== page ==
thoughts of the future: being so afraid of what's around the corner that it's almost paralyzing. wanting to believe that things will finally be different but so worried that if i have any hope at all and it's crushed this time i'll really be finished with jesus altogether.

so knowing i am up against an impossible task, i'm still going to give it a shot: i'm going to try as much as i can to fast from these thoughts and just see what happens. i think it might just make a difference, draw me closer to jesus and deeper into my waning, wandering faith.


Pixie said...

I think it is an awesome fast and that it will really encourage you when you look back over the 40 days. One year I gave up complaining and I know that it radically changed my perspective in very unexpected ways.

I have similar background with Lent. Since the church I go to doesn't practice it this is what I found a site online:

I leave the browser up at work & go back and forth. Some days I only get to the Psalms, some days I skip around. Most of the time it is more of a distracted reading & I have to remind myself to "slow down & center" but it's a little something I wouldn't have otherwise. I have been in a spiritual desert myself lately (but then that happens sometimes, no?). I am hoping that this Lent helps that spiritual landscape become a little more fertile.

Last night at services, the priest was greeting people as they left. He said, "Bright sadness." Hmmm... appropriate, I think.

asti said...

I think that you've really hit on something there...about just 'being' in the moment and focusing out the ifs, buts and maybes. Being grateful and mindful of what we have NOW.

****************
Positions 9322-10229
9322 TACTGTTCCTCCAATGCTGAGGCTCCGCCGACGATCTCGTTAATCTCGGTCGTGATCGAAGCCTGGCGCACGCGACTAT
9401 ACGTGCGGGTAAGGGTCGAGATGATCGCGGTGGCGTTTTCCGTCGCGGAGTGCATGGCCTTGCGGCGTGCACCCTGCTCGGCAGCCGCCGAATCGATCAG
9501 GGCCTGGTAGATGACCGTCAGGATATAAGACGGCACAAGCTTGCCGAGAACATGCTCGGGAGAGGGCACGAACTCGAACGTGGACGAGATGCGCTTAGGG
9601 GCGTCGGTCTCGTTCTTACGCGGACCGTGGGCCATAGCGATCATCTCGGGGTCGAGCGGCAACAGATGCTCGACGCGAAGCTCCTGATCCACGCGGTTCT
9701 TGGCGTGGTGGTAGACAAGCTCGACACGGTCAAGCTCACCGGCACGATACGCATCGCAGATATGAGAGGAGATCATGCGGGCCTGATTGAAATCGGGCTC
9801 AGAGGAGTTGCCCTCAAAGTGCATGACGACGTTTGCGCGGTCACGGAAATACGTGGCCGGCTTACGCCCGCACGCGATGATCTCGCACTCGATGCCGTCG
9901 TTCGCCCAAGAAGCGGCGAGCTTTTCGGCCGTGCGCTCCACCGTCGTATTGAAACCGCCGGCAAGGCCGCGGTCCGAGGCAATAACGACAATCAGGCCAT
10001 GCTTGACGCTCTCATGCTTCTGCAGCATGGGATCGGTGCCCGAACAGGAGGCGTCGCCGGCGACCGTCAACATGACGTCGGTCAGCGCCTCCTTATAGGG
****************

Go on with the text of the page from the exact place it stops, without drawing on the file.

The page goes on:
Powerful stuff and not easy to do. (I speak for myself but have a feeling that we may be similar when it comes to this..)..
Good luck x

Jeromy Donlon said...

I stumbled on your site through your husband and wanted to thank you for this post. Having grown up SB I feel like I have missed the boat on so many experiences. Glad to know there is hope. I am trying to re-evaluate my beliefs and the source of them. Thank you for your openess and honesty. I was fortunate to meet your husband Saturday and he spoke fondly of you and the children
God bless

Amelia Plum said...

I loved this post. I'm agnostic myself but grew up in a town that was strongly catholic so I would give up something for lent when my friends did. When I was younger I searched out churches for a feeling of belonging but I never felt connected to any particular church - very 'Are You There God It's Me Margaret' sort of thing. But I understand your niggling thoughts of self doubt and criticism. I think it's something a lot of women deal with and it only becomes worse with being a parent, at least it sure seems that way to me! Your idea of pushing away these destructive thoughts and focusing on the moment is an excellent one. One thing someone told me that can help lighten your mental load - you can do everything you want in life, but you can't do it all at the same time. Mom's are supposed to be such masters of multi-tasking (hence the caffeine addiction!) thinking of of that phrase helps me give myself a much needed break when I'm beating myself up too much. Hope it helps you:)